Close Calls of the Past

(Eighty Drops of Rain)
By Earl Chinnici

Beautiful dawn…
amazing reds…
I pray silently
thankful to see this day
Close calls of the past
warn me destruction draws near.

Outwardly brave…
inwardly weak…
this war in my mind,
threatens my sanity.
Close calls of the past
remind me I must trust.

Distant rumbles
drawing closer;
eighty drops of rain
hit a torn metal roof.
Close calls of the past
feed anxiety today.

Flashes of light
each time brighter;
moments between them
darker than day should be.
Close calls of the past
feed the fears within me.

An eerie calm…
strong gusts of wind…
seems they’re taking turns.
I pray there is more calm.
Close calls of the past
remind me to stay down.

Relentless rain…
pulses of light…
I ask forgiveness
and that I overcome.
Close calls of the past
feed today’s revival.

Deafening now…
my home trembles.
The breath escapes me.
Old trees slammed to the ground.
Close calls of the past
feed the terror within

Incessant prayers…
my soul trembles;
powerless I am.
Without HIM, I am naught.
Close calls of the past
remind me of HIS grace.

Suddenly deaf…
no… loud ringing…
turmoil around me,
but there’s now calm within.
Close calls of the past
remind me I am HIS.

Thankfully, HIS…
the great I AM.
I give thanks again—
for all of life’s moments.
Close calls of the past
feed me every day.

Something Scary

We asked authors who write on the clean end of the spectrum to tell us something scary whether from a work-in-progress, a published book, or a personal moment.

Photo by Frank Winkler on Pixabay

Jessica L. Elliott – This may come as a shock from the girl who writes sweet romance and generally light-hearted fantasy, but I love a good scare. Edgar Allen Poe is one of my favorite authors ever, and I’m the weird person who will watch scary movies alone at night because a) I have kids who shouldn’t be watching them yet and b) my Prince Charming doesn’t enjoy them.

My very first attempt at writing a novel back for NaNoWriMo of 2005 was a haunted library story. Unfortunately, my college computer crashed shortly after graduation and I lost everything (which as an author is horrifying). Someday I might go back to that idea and try again. For now, the spookiest my writing has gotten is in the Through the Rainbow series where Irish legends are real, and not always pleasant.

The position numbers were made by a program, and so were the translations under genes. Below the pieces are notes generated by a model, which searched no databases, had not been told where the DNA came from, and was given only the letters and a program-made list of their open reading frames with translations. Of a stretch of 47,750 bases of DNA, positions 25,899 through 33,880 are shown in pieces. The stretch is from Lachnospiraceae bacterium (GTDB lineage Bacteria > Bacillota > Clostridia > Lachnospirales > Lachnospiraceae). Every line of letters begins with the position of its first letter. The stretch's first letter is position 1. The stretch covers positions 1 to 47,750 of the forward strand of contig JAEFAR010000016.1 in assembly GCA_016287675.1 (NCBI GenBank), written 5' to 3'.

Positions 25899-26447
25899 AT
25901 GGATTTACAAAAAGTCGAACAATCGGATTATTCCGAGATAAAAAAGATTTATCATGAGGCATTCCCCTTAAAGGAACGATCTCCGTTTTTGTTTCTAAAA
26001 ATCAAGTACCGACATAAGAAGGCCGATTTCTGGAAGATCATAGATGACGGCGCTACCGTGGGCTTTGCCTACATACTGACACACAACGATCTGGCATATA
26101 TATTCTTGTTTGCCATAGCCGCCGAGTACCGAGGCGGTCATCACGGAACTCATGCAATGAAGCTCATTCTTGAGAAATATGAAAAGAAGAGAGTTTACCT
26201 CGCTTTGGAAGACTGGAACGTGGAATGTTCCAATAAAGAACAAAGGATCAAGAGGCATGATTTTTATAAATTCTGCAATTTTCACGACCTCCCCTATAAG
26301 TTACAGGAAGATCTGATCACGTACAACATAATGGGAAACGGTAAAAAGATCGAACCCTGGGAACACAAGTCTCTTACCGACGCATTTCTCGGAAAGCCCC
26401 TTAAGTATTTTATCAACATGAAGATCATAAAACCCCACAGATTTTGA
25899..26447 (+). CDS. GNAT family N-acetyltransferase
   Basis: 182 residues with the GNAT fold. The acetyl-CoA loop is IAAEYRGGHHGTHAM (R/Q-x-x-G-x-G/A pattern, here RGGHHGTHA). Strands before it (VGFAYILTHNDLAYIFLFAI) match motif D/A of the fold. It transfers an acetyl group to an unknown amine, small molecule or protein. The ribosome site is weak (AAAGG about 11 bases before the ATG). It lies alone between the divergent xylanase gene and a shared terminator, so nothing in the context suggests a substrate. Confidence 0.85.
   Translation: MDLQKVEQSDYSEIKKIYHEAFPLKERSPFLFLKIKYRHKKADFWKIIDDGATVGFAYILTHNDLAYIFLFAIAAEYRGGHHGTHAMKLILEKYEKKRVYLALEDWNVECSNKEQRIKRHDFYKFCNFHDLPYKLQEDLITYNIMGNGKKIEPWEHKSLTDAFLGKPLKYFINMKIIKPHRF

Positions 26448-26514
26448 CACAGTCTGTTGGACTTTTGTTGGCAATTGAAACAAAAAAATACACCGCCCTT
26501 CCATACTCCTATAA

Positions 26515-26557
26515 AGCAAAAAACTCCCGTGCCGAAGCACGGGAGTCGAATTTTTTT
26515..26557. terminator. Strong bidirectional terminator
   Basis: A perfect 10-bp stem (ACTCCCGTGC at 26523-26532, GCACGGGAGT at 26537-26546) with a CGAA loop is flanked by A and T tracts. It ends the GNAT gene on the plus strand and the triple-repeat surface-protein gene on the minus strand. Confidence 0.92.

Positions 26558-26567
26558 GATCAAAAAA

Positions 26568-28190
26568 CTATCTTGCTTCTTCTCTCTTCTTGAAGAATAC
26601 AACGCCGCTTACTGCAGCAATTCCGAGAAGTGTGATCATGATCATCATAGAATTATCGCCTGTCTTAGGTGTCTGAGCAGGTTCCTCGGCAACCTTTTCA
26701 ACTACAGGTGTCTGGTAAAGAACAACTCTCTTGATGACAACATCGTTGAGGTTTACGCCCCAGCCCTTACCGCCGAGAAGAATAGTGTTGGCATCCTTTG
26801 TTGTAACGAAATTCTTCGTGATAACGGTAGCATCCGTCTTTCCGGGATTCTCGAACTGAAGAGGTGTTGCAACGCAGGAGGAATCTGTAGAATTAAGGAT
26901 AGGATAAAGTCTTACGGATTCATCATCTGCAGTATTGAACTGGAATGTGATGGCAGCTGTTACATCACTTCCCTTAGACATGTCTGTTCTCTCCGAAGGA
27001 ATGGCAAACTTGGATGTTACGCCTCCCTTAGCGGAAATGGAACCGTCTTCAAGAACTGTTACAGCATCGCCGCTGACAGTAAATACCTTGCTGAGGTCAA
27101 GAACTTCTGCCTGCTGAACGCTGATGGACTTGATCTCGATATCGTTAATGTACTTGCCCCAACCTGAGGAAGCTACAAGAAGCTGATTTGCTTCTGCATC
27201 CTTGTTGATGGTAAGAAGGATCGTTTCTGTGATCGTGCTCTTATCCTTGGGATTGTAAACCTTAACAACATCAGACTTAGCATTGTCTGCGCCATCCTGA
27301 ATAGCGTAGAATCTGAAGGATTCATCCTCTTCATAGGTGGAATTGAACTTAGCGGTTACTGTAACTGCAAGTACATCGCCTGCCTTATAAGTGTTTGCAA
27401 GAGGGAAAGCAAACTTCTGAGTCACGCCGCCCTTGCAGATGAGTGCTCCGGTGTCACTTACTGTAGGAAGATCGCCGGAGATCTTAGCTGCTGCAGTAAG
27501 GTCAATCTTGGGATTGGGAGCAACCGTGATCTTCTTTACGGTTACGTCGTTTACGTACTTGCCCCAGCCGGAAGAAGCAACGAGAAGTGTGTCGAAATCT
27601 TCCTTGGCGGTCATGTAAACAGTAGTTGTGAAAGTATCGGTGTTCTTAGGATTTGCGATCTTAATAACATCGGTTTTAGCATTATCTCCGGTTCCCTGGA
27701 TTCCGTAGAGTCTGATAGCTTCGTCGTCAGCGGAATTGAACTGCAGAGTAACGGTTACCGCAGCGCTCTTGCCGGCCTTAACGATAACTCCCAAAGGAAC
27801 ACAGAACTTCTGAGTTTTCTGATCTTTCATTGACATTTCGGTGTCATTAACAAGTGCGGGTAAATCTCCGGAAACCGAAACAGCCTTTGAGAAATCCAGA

Katy Huth Jones – I have a medieval fantasy series with battles and executions, but I’ve tried to keep them PG-13 at most. The third book was written during an excruciating cancer recurrence, and I figured out why it has more scary stuff–since I was dealing with a monster in real life, my antagonist became a monster, too. It does have some scary stuff in it, as the Vandals he takes up with like blood and decorate with skulls (just like I found in the Czech Republic).

Laurean Brooks –  From my WIP: Speaking of train fare, Emily felt a guilty tug at her heart. She should repay Clemons for the train ticket, since she refused to keep their agreement. She owed him that much. But repaying him meant confessing she was his intended mail order bride. Emily inhaled a ragged breath. What if Clemons already knew and was only biding his time, waiting for the perfect moment to expose her?

Patricia Snelling – In my novel Unshakable, Ruby get’s lost on Dartmoor in England when pea soup fog came down It happened to me once near Dartmoor prison. That’s real scary.


Patricia, I have to agree with you about the pea soup fog. It is real scary. Twice over the years this has happened to me, the fog suddenly reducing visibility to zero. I might only include one of those times in a current WIP called Fifty Close Calls (or I might rename the final product).